Names in this site follow the Japanese custom of family name first.

December 29, 2006

The Year of the Boar

In case you were still wondering what zodiac animal will be called into service next year, just look at this shop window in the Otesuji Shopping Arcade in Fushimi (Momoyamagoryo St on the Keihan line in Kyoto) with its collection of eto: it is going to be the year of the boar!

Although the animal zodiac was devised in China, some subtle changes were made after it crossed over to Japan. The Chinese have a year of the pig in 2007, honoring their most delicious farm animal. The Japanese took Buddhism more seriously and never became great meat eaters until the Meiji period. So when this system was introduced in Japan there were wild pigs (boars) in the woods rather than domesticated pigs on the farmstead.

Therefore the character of the year is also different. The pig is shy, but short tempered and a typical family type. The boar is first and for all headstrong, storming on in the same direction even if he is wrong. We can only hope that the character of 2007 will not be like that...

December 26, 2006

Kanji culture

When I studied Chinese characters (kanji) my teacher strongly advised me to practice by writing them. Only after you remembered the strokes with your pen (or pencil or writing brush), he said, could you also remember them with your eyes. I was reminded of my kanji practice of more than thirty years ago by the recent spate of books in Japan on penmanship.

Just like us, the Japanese now all day sit typing behind their computers, converting the text into kanji by a push of the button. It not only means their handwriting is deteriorating, they are also forgetting their kanji.

Even Basho has been called into action to stem this ugly tide. Since the beginning of this year more than 900,000 copies have been sold of a book called Enpitsu de Oku no Hosomichi (The Narrow Road by Pencil). In this book, readers have to trace the lightly printed gray characters of Basho's text by tracing them with a pencil, in fact the same technique as when copying Buddhist sutras.

Even such an easy practice helps people remember the kanji. This would not be Japan if a booming trend had not been born. You can now exercise your penmanship by copying heaps of prepared classical texts and also by buying special drill books where you have to fill in characters from memory.

Remembering kanji is not the only reason for this return to handwriting. "Slow life" in the form of conscious nostalgia also plays a role, as is demonstrated by the 15% rise in sales of fountainpens this year.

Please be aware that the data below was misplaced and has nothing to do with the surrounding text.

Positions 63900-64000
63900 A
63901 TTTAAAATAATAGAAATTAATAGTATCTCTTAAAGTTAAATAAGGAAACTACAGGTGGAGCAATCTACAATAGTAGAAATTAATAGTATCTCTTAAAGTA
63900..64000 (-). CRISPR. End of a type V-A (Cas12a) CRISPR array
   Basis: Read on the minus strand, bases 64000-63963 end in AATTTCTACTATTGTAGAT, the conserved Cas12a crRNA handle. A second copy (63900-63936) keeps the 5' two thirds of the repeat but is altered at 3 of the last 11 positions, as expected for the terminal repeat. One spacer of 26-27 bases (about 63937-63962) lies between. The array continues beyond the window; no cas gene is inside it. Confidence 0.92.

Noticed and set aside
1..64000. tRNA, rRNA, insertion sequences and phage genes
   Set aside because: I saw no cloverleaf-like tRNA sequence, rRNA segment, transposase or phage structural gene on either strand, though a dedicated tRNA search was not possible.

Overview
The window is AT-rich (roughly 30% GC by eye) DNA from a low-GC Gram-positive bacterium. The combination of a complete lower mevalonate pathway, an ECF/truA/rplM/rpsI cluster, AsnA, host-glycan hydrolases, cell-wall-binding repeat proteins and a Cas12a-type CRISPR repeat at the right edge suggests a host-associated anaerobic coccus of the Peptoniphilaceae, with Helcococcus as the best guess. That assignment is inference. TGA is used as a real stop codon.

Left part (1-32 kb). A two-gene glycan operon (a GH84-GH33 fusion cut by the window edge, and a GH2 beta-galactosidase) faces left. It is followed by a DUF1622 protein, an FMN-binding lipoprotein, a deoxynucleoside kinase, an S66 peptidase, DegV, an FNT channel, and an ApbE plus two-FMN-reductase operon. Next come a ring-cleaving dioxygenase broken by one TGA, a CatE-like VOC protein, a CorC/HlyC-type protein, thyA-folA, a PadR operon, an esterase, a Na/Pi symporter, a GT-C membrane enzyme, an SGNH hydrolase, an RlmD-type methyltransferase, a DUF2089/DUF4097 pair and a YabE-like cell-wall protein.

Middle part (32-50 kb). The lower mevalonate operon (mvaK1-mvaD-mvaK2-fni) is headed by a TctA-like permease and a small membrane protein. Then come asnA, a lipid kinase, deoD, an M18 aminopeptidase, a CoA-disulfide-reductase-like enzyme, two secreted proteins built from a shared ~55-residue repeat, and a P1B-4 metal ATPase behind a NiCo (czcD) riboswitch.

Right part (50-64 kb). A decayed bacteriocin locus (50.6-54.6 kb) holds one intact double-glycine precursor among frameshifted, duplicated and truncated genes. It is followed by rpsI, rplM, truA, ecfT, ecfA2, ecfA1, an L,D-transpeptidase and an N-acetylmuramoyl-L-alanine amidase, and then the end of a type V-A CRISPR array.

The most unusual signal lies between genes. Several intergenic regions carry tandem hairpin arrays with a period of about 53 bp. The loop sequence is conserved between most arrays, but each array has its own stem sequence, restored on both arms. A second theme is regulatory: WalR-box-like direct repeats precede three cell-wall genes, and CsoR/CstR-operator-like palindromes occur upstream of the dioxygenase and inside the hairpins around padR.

A third and perhaps most important reason for penmanship is that writing by hand stimulates the brain. And "brain training" happens to be another important trend in this age of aging populations, as you will see again when you enter any given bookshop. The shelves are not only loaded with brain-practice books, but also games that are supposed to help you exercise your gray matter. So kanji practice packs a double punch and no wonder that it has exploded on the scene like it did in 2006.

November 22, 2006

Tokyo Trips: Autumn in Itabashi

When you travel to Itabashi via the Mita line and see the endless ranges of giant flats on the horizon, you might mistake them for mountains. When the truth dawns upon you, you may start to feel faint at heart and doubt whether you made a good decision to come here. Don't worry: a walk of about 15 minutes from Nishi-Takashimadaira Station will bring you to the Itabashi Art Museum, standing at a quiet pond, Tameike, safe from the onslaught of the danchi.

[Great Buddha of Jorenji]

The Itabashi Art Museum is the oldest of the many art museums set up by Tokyo's wards and cities (vintage 1979). The museum only organizes special exhibitions and has no works on permanent display, so it is not a place to drop by unprepared. Check the schedule at the website, and only come when there is something of interest, because this museum will be the center of your visit to Itabashi. The museum focuses on Edo art and organizes several interesting exhibitions a year on this subject. A few years ago, for example, I saw a fascinating display of Akita Ranga, the paintings with Western ("Dutch") perspective and chiascuro made in Edo-period Akita.

On the opposite side of the pond where rustic anglers may be active, stands the Itabashi Historical Museum, which has some archeological artifacts and folklore items on display. Best is the minka standing at the back of the museum, making this a nice play to drop in for a few minutes as well.